Middle School: Awkward Voicemails
If you're of a certain generation and you liked someone in middle school, there was no such thing as texting or even the luxury of calling their personal cell. You had to call their house phone, meaning any member of their family could pick up. If no one did, you had the option of quickly hanging up or leaving an excruciatingly awkward voicemail that their entire family would later listen to. Hence, calls were always best made beside a BFF.
Now: Regrettable Texts
While technology certainly makes life more convenient, it also brings about a whole new set of opportunities for awkwardness. Texting gets us in trouble all the time, especially surrounding events of heightened emotion or inebriation. Valentine's Day brings thoughts of romantic partnership to the forefront of society's consciousness, so in the wake of nationally practiced romance, there are likely to be a few regrettable texts sent and received.
Middle School: Agonizing Over Whether Your Crush Likes You Back
An unrequited crush was a distraction on any day of the school year, but it consumed us most on Valentine's Day. Would he realize his card was the only one on which you scribbled "Love ya!" in your pastel gel pen? Might you two share a special moment when you both walk from the science lab down to the gym for P.E.?
Now: Not Caring... Like At All
If you don't have a significant other to get into the Valentine's Day spirit with (or avoid festivities with hand in hand), it's likely you're feeling some disdain once every outlet of consumerism is confettied with nauseating paraphernalia like cherubs and candy hearts. In a less hyperbolized setting, you like the idea of romance. You're just at a loss to come up with someone with whom you'd actually desire to experience it.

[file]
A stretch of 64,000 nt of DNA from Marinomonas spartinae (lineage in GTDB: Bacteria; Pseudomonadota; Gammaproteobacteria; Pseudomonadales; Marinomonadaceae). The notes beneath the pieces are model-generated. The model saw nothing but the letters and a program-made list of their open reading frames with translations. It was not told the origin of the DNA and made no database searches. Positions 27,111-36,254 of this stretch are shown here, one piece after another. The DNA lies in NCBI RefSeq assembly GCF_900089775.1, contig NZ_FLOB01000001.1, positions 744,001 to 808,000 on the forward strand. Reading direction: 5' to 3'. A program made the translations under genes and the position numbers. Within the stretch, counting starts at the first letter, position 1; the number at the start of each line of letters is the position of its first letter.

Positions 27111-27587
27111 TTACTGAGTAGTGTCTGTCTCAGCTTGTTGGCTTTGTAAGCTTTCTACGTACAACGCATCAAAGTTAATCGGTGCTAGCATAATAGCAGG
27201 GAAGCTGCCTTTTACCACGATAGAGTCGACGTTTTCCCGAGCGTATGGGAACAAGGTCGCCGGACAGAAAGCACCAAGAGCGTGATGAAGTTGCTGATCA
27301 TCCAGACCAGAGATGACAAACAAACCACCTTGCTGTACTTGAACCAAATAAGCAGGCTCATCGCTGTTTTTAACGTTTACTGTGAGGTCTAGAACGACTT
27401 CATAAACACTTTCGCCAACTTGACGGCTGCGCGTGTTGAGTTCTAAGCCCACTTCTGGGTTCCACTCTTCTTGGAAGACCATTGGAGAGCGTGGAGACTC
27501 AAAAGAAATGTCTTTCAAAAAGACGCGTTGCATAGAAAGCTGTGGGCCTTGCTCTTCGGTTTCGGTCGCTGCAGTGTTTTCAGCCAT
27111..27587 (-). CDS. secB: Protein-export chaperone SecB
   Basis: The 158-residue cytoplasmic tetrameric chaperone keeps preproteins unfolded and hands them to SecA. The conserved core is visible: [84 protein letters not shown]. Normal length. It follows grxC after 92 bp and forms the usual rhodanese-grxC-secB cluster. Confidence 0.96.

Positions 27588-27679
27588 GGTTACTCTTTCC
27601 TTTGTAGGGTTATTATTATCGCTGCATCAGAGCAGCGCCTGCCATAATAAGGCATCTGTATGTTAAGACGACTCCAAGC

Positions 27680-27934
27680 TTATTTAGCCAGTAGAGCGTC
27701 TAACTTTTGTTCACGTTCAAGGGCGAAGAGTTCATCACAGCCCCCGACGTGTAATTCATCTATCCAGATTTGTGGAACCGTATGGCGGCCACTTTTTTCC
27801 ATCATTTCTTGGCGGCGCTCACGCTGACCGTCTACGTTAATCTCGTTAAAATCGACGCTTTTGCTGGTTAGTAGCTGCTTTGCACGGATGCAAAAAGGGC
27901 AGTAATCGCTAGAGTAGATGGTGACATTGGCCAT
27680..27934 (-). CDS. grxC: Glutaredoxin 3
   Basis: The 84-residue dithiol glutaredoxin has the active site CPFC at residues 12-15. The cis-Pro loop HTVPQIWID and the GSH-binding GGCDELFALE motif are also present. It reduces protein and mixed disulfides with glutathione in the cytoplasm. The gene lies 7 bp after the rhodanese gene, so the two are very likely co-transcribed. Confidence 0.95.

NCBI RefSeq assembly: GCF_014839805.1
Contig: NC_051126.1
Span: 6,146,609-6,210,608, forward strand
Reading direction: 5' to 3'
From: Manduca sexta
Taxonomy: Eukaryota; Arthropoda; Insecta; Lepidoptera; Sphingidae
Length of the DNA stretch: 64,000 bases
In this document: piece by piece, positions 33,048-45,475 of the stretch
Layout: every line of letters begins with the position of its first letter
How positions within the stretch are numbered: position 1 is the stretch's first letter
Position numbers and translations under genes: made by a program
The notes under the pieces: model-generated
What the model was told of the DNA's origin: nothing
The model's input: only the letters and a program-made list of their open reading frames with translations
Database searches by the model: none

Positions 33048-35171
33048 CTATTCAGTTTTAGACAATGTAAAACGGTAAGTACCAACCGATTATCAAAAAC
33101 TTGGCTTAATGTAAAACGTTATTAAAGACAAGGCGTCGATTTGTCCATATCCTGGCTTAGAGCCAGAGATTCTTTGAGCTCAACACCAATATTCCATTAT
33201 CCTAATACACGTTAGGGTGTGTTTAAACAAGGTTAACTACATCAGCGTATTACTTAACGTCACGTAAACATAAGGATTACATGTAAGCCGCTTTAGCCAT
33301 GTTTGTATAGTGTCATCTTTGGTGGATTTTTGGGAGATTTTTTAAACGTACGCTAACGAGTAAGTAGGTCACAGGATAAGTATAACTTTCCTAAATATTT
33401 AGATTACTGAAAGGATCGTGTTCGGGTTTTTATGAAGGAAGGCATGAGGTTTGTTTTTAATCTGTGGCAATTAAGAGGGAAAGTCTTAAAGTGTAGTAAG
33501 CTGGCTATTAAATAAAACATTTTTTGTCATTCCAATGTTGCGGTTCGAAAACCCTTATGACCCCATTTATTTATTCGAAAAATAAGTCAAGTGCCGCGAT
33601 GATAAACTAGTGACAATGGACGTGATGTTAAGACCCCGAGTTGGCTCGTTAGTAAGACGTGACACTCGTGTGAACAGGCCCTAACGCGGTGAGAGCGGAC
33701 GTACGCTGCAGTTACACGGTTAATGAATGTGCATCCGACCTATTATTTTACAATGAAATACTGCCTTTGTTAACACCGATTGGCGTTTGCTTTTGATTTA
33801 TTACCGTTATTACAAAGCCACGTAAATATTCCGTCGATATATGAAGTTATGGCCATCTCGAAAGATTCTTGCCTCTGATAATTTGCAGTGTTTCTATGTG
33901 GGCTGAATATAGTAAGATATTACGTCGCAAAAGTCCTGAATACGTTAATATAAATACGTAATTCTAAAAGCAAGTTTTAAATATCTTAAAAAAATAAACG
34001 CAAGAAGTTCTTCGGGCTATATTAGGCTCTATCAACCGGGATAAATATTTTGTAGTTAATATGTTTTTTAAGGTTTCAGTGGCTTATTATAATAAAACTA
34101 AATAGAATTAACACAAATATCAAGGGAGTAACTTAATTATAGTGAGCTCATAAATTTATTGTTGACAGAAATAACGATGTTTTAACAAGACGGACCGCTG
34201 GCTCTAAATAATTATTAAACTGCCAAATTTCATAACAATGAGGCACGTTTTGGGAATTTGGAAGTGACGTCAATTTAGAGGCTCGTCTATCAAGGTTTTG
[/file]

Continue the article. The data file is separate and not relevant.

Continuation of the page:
Middle School: Hanging Out At The Mall
The most popular middle school pastime was hanging out at the mall with your girl crew. You could window shop and spend forever in Claire's, then wander around where you might spot your crush out and about with his boys. If you were lucky enough to score a "date" on Valentine's Day, you probably spent it here. Nothing says "romance" like the food court at the mall.
Now: Hitting Up Happy Hour
Like most days, what better day to celebrate getting through a Valentine's workday than meeting your girls at the bar for a glass of wine? If you don't have a date for the night, maybe you'll spot some single guys who are in the same boat. If you do have a date, you're likely forgoing happy hour and heading straight home because it's going to take you two hours to figure out what you're going to wear. How do you pull off romantic-sexy in mid-February slush? Life was so much easier when red and pink casual was an option.
Middle School: Chaperoned School Dance
Come nightfall, once you had decorated your updo with enough butterfly clips to fill your own botanical garden, it was time for your parents to drop you off at your school gym for two hours of sober shuffling under the supervision of your science teacher.
Now: Sloppy Club Encounter
Now if you're looking to get your dance on on Valentine's Day, you're putting yourself smack dab in the meet market for the single set. Romance, or something like it, is on everyone's mind. Sloppy encounters are inevitable.
Middle School: '90s Slow Jams
If you were dancing arms length with a boy in your class, it was definitely to K-Ci & JoJo or Boyz II Men. When the intro to "Crazy" crescendoed into JoJo crooning about apologizing, middle schoolers started uneasily side-eying one another to see who they'd link with up for the most awkward four minutes of their life.
Now: Vaguely Romantic Top 40 Songs
Popular songs don't have the same romantic appeal they did a decade or two ago. If you're on the dance floor in this day and age, the most romantic interpretation you might get from the hit that's playing is that maybe Drake truly is concerned about his super-independent ex because he still cares for her.
Images: Disney; Giphy (16)